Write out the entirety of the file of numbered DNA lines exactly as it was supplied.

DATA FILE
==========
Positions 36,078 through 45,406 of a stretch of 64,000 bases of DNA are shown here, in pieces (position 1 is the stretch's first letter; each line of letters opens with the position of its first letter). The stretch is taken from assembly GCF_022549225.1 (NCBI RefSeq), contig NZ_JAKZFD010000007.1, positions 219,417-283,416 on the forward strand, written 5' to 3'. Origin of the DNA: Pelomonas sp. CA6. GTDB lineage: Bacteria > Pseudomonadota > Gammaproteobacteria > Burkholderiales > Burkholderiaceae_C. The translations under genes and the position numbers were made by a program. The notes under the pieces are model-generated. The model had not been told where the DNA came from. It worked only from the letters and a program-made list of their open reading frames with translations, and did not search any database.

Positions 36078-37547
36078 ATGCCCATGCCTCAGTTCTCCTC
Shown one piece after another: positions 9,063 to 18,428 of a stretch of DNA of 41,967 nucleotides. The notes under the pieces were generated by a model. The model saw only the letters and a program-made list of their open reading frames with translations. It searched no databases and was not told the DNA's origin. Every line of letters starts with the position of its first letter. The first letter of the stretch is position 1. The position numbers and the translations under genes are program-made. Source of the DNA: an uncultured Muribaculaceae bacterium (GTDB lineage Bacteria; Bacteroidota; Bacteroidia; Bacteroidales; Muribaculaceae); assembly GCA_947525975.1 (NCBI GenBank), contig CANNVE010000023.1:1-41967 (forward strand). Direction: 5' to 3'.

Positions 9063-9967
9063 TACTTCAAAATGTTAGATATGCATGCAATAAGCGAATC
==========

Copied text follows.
Positions 36,078 through 45,406 of a stretch of 64,000 bases of DNA are shown here, in pieces (position 1 is the stretch's first letter; each line of letters opens with the position of its first letter). The stretch is taken from assembly GCF_022549225.1 (NCBI RefSeq), contig NZ_JAKZFD010000007.1, positions 219,417-283,416 on the forward strand, written 5' to 3'. Origin of the DNA: Pelomonas sp. CA6. GTDB lineage: Bacteria > Pseudomonadota > Gammaproteobacteria > Burkholderiales > Burkholderiaceae_C. The translations under genes and the position numbers were made by a program. The notes under the pieces are model-generated. The model had not been told where the DNA came from. It worked only from the letters and a program-made list of their open reading frames with translations, and did not search any database.

Positions 36078-37547
36078 ATGCCCATGCCTCAGTTCTCCTC
Shown one piece after another: positions 9,063 to 18,428 of a stretch of DNA of 41,967 nucleotides. The notes under the pieces were generated by a model. The model saw only the letters and a program-made list of their open reading frames with translations. It searched no databases and was not told the DNA's origin. Every line of letters starts with the position of its first letter. The first letter of the stretch is position 1. The position numbers and the translations under genes are program-made. Source of the DNA: an uncultured Muribaculaceae bacterium (GTDB lineage Bacteria; Bacteroidota; Bacteroidia; Bacteroidales; Muribaculaceae); assembly GCA_947525975.1 (NCBI GenBank), contig CANNVE010000023.1:1-41967 (forward strand). Direction: 5' to 3'.

Positions 9063-9967
9063 TACTTCAAAATGTTAGATATGCATGCAATAAGCGAATC